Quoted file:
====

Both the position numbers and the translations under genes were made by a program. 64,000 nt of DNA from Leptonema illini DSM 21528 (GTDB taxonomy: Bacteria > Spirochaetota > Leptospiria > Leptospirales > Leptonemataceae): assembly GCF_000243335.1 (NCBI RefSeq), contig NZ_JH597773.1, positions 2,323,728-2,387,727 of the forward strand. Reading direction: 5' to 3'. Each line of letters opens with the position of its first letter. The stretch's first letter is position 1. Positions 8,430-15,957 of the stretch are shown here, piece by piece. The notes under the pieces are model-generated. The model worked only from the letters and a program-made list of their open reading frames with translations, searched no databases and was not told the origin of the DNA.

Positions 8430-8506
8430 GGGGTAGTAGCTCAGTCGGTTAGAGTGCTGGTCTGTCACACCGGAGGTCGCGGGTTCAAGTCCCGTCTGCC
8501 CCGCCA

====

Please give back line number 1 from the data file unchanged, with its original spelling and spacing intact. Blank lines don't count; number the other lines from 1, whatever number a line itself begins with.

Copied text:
Both the position numbers and the translations under genes were made by a program. 64,000 nt of DNA from Leptonema illini DSM 21528 (GTDB taxonomy: Bacteria > Spirochaetota > Leptospiria > Leptospirales > Leptonemataceae): assembly GCF_000243335.1 (NCBI RefSeq), contig NZ_JH597773.1, positions 2,323,728-2,387,727 of the forward strand. Reading direction: 5' to 3'. Each line of letters opens with the position of its first letter. The stretch's first letter is position 1. Positions 8,430-15,957 of the stretch are shown here, piece by piece. The notes under the pieces are model-generated. The model worked only from the letters and a program-made list of their open reading frames with translations, searched no databases and was not told the origin of the DNA.